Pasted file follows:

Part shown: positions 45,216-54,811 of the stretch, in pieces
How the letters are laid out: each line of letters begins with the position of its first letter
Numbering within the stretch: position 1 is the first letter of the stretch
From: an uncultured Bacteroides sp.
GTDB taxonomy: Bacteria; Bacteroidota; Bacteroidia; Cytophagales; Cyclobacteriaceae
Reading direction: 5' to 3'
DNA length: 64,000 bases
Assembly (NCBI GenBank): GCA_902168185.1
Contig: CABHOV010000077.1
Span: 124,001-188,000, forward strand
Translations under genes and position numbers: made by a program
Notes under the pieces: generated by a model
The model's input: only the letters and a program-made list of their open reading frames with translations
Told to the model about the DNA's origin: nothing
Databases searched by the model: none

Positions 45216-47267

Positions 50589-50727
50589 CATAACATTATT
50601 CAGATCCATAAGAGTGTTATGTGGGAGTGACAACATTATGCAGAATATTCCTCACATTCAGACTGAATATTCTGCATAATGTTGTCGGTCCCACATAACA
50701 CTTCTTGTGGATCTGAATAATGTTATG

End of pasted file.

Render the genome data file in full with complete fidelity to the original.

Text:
Part shown: positions 45,216-54,811 of the stretch, in pieces
How the letters are laid out: each line of letters begins with the position of its first letter
Numbering within the stretch: position 1 is the first letter of the stretch
From: an uncultured Bacteroides sp.
GTDB taxonomy: Bacteria; Bacteroidota; Bacteroidia; Cytophagales; Cyclobacteriaceae
Reading direction: 5' to 3'
DNA length: 64,000 bases
Assembly (NCBI GenBank): GCA_902168185.1
Contig: CABHOV010000077.1
Span: 124,001-188,000, forward strand
Translations under genes and position numbers: made by a program
Notes under the pieces: generated by a model
The model's input: only the letters and a program-made list of their open reading frames with translations
Told to the model about the DNA's origin: nothing
Databases searched by the model: none

Positions 45216-47267

Positions 50589-50727
50589 CATAACATTATT
50601 CAGATCCATAAGAGTGTTATGTGGGAGTGACAACATTATGCAGAATATTCCTCACATTCAGACTGAATATTCTGCATAATGTTGTCGGTCCCACATAACA
50701 CTTCTTGTGGATCTGAATAATGTTATG